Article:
It’s hard to put judgment on a product that always claims to be getting better at its core function over time, and that’s why we’re continuing to test it out. But after two weeks of using it, we’ve experienced some middling results, though other testers might have other results.
Interestingly and perhaps somewhat obvious to some, the quality of footage is going to depend on what’s going on in your life. Living a relatively sedated lifestyle with not a whole lot going on? What Clips records isn’t going to be that great. If this applies to you, you may want to rethink if Google’s camera fits into your tech equation.
But no matter your lifestyle, Clips does show off its knack for having a sense of what’s happening in-frame. A few examples below show off some fun action from my cats that I would have otherwise not been able to capture with my smartphone, due to the fact that it just happened so quickly, or that I had my hands full.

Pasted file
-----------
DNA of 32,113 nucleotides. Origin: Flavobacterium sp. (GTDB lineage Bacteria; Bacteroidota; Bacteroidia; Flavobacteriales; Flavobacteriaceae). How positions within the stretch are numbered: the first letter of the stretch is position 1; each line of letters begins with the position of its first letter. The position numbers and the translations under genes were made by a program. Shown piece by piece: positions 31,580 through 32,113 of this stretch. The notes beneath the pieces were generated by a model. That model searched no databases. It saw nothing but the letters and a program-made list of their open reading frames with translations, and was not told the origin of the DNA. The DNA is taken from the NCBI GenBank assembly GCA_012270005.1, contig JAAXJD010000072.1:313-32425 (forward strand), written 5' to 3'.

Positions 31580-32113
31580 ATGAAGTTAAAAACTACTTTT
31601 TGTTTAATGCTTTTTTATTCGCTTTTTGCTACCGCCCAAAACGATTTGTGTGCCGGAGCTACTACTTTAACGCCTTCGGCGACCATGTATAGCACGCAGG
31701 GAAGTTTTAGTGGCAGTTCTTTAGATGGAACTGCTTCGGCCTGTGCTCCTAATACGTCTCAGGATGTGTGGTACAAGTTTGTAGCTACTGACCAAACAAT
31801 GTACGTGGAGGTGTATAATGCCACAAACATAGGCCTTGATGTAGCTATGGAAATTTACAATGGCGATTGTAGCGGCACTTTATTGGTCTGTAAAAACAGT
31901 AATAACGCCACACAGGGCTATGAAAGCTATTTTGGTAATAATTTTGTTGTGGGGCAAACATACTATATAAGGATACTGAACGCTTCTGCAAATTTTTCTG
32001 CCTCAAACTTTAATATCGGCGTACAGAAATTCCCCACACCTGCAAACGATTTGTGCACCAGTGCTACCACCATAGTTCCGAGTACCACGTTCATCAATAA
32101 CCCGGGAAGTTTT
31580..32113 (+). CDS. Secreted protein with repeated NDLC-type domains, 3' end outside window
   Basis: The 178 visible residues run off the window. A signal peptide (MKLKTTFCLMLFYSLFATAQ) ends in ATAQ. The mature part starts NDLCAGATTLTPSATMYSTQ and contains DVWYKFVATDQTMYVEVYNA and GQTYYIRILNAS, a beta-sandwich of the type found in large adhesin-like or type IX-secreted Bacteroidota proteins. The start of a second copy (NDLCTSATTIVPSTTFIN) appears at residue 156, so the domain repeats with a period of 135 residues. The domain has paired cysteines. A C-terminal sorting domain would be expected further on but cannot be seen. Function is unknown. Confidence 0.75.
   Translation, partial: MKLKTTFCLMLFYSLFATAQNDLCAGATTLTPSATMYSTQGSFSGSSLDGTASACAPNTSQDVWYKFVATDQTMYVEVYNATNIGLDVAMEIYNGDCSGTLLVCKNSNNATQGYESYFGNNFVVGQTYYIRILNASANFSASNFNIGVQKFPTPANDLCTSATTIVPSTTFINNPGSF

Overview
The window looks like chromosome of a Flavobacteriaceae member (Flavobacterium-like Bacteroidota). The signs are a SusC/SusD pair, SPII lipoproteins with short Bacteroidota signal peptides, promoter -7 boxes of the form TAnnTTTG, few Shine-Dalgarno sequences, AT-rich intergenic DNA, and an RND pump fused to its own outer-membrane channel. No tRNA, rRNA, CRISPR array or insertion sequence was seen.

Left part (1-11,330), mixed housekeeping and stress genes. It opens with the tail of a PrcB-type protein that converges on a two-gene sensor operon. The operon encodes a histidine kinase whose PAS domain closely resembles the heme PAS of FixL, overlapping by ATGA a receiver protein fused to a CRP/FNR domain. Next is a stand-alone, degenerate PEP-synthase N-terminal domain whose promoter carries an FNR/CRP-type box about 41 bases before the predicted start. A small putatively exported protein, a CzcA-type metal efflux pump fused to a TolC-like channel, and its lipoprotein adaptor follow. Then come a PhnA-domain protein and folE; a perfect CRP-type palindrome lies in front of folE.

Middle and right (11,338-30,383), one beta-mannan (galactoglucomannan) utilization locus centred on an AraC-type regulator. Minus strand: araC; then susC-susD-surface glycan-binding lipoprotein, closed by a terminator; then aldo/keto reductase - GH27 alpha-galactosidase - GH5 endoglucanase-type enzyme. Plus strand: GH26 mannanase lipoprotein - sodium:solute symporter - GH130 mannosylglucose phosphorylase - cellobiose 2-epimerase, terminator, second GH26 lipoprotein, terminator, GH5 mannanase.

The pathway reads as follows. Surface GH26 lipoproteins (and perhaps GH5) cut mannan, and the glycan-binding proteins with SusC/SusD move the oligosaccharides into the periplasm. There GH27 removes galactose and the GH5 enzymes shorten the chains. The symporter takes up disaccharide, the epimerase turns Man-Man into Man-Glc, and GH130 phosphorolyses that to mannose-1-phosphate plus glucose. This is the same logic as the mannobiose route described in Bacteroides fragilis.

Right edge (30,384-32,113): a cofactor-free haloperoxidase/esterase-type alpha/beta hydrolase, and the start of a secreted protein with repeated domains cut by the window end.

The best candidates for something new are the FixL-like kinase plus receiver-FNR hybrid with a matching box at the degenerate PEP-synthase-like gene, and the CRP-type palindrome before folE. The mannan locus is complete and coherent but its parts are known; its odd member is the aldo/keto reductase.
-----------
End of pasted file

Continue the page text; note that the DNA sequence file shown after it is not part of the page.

After around two weeks spent with the Clips camera, we’ve only seen some of what it can do. It’s true: this device is a slow to unfurl its bag of tricks, and for some who don’t really have an exciting home life or go out on adventures may too rarely see any results worth savoring.
Google says that this camera is made with parents and pet owners in mind, probably because any one else would find it to be pretty bare of an offering. Again, $ 249 is a hearty chunk of cash for any camera, especially one that you’ll need to trust enough to work by itself.
Given that this camera lives or dies by its ability to know when to start recording, we’re going to spend more time with Clips before assigning a final score so that we can continue building up the machine learning algorithm and thus, more fairly judge its performance.